Ashton says he loves chopping up older sounds and remixing them with newer tones. “At its core, electronic music is really just a system of enhancement for any genre of music,” he says. “You can have an electronic music song and make it sound like anything.”

Ashton hears electronic music everywhere he goes. “I think I’m just a reflection of things that I see and witness around me,” he says, explaining that he hears music on the street, in his house, and even in the zaps, speech fragments, and explosions in movie trailers. ane leadceaesarsebastianby Caesar Sebastian

Case in point: on Vava Voom’s fourth track, Ashton transforms a game of ping pong into a massive womp-fest of a track. “Ping Pong” starts out with the sound of a table tennis ball being batted back and forth; that sound is sampled, chopped into pieces, modulated, pitch shifted and ultimately turned into something so utterly unrecognizable from the original sound that for all intents and purposes the sound of that tiny plastic ball bouncing off a wooden table has become something else entirely. “I truly believe that music is bigger than the human confines with which people try—and fail—to harness it with.”

Just as he seeks to transform music, Ashton strives to modulate humanity for the better. In high school he volunteered for multiple charities, including a center for the blind and a convalescent home. At UCSC, he started as a sociology major, and switched to community studies—a combination of sociology, psychology and political science, intended to teach students to be community organizers. For his thesis he worked with at-risk youth, conducting music therapy sessions at group homes.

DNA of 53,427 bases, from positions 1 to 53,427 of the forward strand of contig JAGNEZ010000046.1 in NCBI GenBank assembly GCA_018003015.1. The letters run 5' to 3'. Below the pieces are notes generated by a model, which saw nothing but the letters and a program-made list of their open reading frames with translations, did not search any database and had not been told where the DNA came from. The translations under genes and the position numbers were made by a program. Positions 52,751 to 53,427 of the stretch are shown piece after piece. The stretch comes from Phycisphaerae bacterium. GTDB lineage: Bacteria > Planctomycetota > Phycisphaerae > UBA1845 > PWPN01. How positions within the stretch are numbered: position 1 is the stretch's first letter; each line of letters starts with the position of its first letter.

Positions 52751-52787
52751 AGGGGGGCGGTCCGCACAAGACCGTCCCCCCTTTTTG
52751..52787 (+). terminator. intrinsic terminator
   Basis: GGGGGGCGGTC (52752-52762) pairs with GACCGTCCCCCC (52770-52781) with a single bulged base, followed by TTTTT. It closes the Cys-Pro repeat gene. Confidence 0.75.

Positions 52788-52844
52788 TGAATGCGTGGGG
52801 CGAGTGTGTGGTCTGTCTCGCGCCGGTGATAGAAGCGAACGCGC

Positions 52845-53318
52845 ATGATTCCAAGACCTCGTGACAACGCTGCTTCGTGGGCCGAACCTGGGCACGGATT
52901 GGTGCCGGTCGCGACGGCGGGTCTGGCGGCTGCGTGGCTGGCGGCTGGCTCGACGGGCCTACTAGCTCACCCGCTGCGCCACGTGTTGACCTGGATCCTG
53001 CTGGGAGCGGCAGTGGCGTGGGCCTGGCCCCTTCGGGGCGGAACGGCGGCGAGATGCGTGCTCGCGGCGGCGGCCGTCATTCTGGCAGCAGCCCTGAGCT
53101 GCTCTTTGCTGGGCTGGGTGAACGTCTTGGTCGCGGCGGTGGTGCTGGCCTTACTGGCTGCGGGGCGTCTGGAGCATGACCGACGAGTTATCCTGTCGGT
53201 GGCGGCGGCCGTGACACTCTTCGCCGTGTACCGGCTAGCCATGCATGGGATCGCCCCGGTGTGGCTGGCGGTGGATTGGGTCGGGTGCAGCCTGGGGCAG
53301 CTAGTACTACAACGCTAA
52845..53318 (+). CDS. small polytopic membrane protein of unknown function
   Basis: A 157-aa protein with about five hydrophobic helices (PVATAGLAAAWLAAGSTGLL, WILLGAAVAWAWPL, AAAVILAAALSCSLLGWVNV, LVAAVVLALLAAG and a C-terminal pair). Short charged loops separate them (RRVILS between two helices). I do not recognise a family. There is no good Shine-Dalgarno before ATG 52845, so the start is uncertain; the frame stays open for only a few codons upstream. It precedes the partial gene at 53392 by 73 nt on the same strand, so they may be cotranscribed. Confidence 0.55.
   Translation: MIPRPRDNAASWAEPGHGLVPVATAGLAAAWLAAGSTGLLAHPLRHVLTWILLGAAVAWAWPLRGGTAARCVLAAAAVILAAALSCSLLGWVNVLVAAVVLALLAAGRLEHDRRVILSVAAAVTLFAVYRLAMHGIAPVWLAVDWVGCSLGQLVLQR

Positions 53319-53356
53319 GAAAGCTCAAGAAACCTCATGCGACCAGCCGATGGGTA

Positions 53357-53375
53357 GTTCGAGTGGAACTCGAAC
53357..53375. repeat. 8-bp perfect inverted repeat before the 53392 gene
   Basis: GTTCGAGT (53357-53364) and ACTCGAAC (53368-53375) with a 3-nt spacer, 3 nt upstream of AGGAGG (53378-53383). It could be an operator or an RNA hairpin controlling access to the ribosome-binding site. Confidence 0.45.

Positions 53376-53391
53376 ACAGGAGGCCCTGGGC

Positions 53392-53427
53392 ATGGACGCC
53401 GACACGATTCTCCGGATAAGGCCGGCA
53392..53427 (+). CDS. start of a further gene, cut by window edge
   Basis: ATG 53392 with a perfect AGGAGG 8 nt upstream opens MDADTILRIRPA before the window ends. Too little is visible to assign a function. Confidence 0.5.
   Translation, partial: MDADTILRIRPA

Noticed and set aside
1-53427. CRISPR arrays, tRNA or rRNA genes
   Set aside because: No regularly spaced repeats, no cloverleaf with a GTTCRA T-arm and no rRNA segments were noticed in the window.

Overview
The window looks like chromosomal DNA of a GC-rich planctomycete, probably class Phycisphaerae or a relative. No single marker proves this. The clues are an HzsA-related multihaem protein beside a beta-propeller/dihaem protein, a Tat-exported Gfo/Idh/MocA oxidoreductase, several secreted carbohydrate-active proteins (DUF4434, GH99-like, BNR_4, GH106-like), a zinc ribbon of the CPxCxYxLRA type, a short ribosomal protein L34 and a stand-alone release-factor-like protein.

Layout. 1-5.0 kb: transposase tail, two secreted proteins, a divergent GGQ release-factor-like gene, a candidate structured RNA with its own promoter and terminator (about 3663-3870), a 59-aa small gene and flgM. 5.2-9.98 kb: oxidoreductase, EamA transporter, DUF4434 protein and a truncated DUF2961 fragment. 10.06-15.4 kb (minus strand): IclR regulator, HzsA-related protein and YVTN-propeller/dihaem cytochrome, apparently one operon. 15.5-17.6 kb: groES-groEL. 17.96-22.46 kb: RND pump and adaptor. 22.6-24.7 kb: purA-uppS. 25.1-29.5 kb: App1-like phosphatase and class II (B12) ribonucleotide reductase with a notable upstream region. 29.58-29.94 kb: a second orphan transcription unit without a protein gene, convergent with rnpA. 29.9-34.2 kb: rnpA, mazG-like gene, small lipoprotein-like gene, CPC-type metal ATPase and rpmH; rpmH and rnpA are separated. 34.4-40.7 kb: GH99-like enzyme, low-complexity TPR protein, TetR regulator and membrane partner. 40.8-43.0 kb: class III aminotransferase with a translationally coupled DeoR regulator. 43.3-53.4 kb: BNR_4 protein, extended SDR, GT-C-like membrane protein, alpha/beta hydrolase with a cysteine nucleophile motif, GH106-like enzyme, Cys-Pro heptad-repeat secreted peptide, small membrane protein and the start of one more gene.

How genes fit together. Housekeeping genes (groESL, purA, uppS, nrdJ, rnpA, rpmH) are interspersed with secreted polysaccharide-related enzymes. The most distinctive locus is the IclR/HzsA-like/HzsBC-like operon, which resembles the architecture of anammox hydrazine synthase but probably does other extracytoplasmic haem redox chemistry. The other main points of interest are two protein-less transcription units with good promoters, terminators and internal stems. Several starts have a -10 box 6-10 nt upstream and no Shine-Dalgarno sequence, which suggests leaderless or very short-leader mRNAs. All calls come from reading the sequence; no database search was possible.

“I’ve always been a pretty empathic person, ever since I was a little kid,” he explains. “I really look to give back to the world around me.” And now that he is selling out large venues all over the U.S. and in Europe, he is able to do that in a very big way. Last year he raised $250,000 through his Dollar Per Basshead initiative—which takes a dollar from every ticket sold to an official Bassnectar show. That money is given to many charities and organizations, Ashton says. More recently it has been going toward the creation of an online advice database.

“I always thought I was going to end up a high school teacher or guidance counselor,” Ashton says. In an effort to fulfill this interest, he has been working on a wiki where anyone interested can go to find non-partisan, only-the-facts information on topics such as sex, drugs, suicide and even how to make friends—“anything from the most serious to the most basic of questions.” It’s something he wishes he had as a teenager.

Beyond working toward his online database and crafting new music, Ashton doesn’t really have much of a plan, other than doing what he does best. “I really couldn’t ask for more,” he says. “I’m just totally grateful.”


Bassnectar performs at 7:30 p.m. Thursday, May 3, at Santa Cruz Civic Auditorium, 307 Church St., Santa Cruz. Sold Out. Call 420-5260.

 

Comments (1)Add Comment
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written by incubuslove, April 24, 2012
He should play a free show for us UCSC Slugs Bahaha :)